Mozy: Teaching EMC the Public Cloud

 

Mozy showcases EMC's flexibility because that company is being integrated. Mozy provides public cloud-based storage services and it recognized early on that consumers aren't willing to pay for premium services, so it positioned its offering for the small business market instead. As a result, Mozy is able to charge more and provide higher-end capabilities while operating with much higher operating margins. But it is being integrated into EMC to help EMC understand the public cloud and the opportunity it represents. Typically companies learn new markets through experience in them and that is often the most expensive path. By acquiring people who know the market and then using these people to train the existing executives, EMC's path to competence should not only be faster, but there should be less customer pain as a result of the process - another best practice.

 

Customer Loyalty Science

 

I'm a huge fan of EMC's customer loyalty work. Every time I meet with Jim Bampos I get the sense that he is developing a unique science with regard to customer management. Most companies simply look at customers as a source of revenue. Relationships really depend on the individuals, but they usually aren't managed or monitored very well. We know that customer acquisition is one of the greatest costs for a firm and customer replacement is even higher. We know that customer loyalty is one of the greatest assets for a firm and a lot of customers cost a firm more than they are worth.

 

No company is trying to understand all of this and apply it to day-to-day decisions as aggressively as EMC. For instance, let's say a company had $2 million to spend. Wouldn't it be nice to know if the return on that investment would be better spent on a new feature or improving the customer support program? Or, if a reorganization was planned, wouldn't it be nice to know that a large number of customers would abandon you if you messed with their service or sales folks? I was at a company years ago that made a move like that and went from a $750 million annual income to under $250 million in a matter of months because it decided to cut the wrong costs.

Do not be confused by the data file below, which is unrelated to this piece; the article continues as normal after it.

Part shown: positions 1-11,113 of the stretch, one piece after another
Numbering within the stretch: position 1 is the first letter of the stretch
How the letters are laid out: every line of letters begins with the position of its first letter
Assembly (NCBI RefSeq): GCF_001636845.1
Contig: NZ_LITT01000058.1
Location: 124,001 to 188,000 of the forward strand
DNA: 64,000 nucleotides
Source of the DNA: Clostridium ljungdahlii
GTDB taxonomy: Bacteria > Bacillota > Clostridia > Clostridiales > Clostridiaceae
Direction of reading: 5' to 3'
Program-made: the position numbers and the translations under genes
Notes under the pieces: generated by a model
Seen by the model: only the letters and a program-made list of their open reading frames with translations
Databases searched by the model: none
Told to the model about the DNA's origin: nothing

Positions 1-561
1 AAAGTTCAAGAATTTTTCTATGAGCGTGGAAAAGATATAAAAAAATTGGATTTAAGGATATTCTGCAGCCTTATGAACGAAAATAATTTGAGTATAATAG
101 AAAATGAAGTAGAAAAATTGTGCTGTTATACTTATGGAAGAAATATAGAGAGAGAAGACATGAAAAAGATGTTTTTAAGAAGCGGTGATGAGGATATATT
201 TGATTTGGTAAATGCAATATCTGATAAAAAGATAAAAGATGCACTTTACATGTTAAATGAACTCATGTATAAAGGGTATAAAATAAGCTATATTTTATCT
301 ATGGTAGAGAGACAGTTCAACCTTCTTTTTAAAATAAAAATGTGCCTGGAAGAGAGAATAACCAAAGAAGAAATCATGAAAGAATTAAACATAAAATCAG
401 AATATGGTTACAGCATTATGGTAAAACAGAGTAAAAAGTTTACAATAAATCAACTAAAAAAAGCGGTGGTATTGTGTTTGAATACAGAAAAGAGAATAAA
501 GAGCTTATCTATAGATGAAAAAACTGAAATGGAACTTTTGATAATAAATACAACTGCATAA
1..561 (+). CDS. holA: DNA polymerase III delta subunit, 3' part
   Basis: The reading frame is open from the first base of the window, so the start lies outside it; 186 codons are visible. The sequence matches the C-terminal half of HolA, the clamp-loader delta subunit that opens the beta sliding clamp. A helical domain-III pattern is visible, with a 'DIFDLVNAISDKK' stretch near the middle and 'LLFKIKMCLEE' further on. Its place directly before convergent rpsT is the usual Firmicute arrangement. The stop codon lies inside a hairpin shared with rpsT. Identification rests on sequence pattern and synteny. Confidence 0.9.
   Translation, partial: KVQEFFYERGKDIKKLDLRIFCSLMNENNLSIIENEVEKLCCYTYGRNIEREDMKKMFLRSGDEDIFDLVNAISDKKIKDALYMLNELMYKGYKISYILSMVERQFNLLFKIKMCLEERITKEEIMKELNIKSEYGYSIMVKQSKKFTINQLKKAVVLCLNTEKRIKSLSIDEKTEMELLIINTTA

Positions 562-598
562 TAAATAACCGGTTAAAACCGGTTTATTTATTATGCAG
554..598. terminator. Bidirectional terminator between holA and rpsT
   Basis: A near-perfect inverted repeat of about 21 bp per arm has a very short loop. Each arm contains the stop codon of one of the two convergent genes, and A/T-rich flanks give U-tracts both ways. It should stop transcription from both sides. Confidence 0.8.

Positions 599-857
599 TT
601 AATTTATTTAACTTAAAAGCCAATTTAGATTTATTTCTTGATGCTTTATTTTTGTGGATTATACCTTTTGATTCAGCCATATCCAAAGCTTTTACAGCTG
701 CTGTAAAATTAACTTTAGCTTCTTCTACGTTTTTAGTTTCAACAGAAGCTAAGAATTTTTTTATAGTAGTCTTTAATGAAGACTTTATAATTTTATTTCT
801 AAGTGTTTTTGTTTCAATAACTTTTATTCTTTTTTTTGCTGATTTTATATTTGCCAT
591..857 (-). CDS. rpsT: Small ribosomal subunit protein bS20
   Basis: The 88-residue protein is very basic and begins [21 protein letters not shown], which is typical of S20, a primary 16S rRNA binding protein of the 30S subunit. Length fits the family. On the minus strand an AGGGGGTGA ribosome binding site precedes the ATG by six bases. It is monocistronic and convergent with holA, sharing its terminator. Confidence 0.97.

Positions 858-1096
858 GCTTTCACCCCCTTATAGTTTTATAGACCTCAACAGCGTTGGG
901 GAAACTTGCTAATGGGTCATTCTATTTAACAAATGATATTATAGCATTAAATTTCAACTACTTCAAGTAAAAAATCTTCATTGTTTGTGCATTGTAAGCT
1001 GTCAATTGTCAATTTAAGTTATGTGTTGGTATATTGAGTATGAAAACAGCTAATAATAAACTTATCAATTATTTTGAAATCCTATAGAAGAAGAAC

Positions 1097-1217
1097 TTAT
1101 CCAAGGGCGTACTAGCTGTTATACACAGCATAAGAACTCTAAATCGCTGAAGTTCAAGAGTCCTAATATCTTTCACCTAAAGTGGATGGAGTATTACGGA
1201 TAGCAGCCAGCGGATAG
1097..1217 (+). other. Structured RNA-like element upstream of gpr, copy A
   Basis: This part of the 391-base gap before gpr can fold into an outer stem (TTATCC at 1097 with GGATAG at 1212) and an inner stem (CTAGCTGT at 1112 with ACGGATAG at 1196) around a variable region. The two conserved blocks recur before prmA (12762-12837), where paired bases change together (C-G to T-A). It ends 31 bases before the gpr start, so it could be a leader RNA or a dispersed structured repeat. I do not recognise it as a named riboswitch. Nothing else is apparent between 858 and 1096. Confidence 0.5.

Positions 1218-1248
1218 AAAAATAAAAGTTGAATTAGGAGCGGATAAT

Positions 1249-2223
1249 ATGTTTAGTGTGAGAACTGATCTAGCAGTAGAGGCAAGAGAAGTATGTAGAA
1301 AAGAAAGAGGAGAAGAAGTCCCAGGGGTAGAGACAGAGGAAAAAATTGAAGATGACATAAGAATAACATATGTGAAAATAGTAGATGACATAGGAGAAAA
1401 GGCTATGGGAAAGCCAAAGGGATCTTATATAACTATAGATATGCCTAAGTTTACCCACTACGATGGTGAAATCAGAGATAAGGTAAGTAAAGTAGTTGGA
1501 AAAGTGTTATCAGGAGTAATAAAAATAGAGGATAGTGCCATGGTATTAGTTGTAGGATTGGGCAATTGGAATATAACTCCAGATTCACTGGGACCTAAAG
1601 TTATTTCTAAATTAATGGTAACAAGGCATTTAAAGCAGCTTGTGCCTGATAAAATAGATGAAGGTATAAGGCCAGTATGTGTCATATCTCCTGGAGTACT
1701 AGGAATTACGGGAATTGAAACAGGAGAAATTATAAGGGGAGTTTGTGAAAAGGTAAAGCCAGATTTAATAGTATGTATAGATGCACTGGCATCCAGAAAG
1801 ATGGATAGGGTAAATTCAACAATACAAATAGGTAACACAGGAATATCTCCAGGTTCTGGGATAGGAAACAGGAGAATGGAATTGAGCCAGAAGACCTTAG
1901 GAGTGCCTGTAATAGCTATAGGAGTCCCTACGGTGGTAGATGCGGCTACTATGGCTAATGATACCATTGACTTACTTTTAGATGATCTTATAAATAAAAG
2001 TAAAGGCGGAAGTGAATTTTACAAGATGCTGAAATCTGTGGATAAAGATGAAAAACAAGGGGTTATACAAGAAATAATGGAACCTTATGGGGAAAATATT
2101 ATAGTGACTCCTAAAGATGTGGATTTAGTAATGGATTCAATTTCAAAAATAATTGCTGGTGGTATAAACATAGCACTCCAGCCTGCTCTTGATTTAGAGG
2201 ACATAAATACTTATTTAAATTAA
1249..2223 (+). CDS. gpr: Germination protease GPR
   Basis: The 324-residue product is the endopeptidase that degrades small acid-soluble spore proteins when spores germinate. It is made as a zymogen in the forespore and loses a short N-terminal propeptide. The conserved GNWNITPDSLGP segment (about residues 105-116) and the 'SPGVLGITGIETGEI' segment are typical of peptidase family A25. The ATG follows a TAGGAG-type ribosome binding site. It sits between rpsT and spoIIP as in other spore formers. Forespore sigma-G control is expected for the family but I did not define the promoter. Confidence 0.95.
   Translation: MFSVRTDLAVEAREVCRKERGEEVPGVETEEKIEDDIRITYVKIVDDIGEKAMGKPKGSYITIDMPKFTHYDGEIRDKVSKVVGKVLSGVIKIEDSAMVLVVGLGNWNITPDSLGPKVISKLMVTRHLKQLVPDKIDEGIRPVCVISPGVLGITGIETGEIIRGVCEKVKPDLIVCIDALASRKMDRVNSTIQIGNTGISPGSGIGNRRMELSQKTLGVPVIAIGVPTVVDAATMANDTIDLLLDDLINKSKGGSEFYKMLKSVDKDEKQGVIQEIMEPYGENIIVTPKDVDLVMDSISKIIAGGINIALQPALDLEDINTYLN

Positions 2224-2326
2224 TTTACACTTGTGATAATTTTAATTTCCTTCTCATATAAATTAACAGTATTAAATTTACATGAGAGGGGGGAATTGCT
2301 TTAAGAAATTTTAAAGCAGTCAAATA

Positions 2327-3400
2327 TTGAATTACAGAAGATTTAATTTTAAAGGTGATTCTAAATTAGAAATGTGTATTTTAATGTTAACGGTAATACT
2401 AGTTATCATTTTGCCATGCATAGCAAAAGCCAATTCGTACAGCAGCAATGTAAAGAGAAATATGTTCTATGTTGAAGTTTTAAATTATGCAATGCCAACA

What EMC is building is the capability to equip customers so that the relationship between EMC and those customers is maximized. I'm not talking maximum revenue, but maximum symbiosis where the result is a mutual relationship that is optimized for both and lock in, rather than being forced, exists because both sides want it to. In short, the customer isn't held against their will, they remain loyal because that is their will. This should, in theory, result in the largest sustained benefit for both EMC and the customer and a lower likelihood that either will trade a tactical benefit off against the strategic relationship. If EMC pulls this off I can imagine entire schools of business changing to better understand the result.

 

I doubt even EMC gets the magic here and this effort, at least to me, is fascinating.